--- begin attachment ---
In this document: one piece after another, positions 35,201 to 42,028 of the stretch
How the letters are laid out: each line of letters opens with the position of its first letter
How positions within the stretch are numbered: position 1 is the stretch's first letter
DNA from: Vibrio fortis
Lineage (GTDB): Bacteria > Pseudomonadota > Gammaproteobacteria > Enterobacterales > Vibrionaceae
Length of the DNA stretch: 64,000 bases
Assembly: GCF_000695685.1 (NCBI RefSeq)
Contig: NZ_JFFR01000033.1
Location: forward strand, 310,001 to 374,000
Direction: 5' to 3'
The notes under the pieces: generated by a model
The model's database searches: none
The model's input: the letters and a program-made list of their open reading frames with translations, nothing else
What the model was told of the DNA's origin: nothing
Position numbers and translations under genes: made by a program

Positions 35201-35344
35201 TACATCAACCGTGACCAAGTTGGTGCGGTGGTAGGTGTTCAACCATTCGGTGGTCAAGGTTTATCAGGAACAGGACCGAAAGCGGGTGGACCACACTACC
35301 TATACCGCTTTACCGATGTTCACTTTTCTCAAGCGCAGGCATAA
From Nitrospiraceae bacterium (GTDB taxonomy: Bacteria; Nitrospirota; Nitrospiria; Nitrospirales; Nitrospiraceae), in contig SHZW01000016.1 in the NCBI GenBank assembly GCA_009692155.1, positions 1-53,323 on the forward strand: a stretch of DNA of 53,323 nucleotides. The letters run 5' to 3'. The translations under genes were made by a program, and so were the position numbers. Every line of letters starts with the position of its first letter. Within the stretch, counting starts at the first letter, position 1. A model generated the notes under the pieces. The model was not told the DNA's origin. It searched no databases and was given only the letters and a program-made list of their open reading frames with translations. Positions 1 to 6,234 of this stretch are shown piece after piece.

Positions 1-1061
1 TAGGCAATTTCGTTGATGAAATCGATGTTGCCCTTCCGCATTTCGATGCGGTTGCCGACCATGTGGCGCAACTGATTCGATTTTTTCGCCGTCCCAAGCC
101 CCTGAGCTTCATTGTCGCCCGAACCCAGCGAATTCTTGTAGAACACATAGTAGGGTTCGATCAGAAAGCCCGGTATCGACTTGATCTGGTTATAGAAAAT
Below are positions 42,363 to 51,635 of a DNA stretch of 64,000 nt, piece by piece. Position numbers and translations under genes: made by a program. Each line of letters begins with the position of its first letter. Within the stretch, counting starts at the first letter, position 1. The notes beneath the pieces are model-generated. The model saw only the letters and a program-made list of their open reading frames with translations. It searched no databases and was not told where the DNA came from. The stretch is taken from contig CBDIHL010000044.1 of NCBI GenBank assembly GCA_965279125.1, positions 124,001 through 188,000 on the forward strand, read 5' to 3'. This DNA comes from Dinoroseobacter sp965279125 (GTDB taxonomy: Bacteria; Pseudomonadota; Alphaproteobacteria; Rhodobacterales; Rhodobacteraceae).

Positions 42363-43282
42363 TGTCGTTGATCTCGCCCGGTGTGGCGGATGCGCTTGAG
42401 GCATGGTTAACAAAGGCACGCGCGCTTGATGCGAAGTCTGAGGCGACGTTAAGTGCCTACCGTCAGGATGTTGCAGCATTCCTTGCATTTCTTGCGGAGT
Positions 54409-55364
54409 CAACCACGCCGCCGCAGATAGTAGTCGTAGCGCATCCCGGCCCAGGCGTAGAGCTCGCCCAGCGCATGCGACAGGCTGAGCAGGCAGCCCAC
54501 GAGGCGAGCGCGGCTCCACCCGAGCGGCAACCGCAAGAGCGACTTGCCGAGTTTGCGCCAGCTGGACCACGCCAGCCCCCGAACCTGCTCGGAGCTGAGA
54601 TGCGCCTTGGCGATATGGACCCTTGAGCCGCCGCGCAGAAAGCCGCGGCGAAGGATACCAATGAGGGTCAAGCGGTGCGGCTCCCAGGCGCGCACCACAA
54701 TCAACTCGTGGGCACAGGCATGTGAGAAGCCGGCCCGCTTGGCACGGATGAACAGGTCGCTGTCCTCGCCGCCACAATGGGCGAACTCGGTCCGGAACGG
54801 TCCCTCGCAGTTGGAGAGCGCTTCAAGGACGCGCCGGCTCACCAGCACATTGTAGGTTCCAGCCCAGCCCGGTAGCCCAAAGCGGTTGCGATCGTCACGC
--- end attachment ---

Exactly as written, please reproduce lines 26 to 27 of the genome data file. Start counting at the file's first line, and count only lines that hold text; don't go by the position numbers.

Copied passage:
42401 GCATGGTTAACAAAGGCACGCGCGCTTGATGCGAAGTCTGAGGCGACGTTAAGTGCCTACCGTCAGGATGTTGCAGCATTCCTTGCATTTCTTGCGGAGT
Positions 54409-55364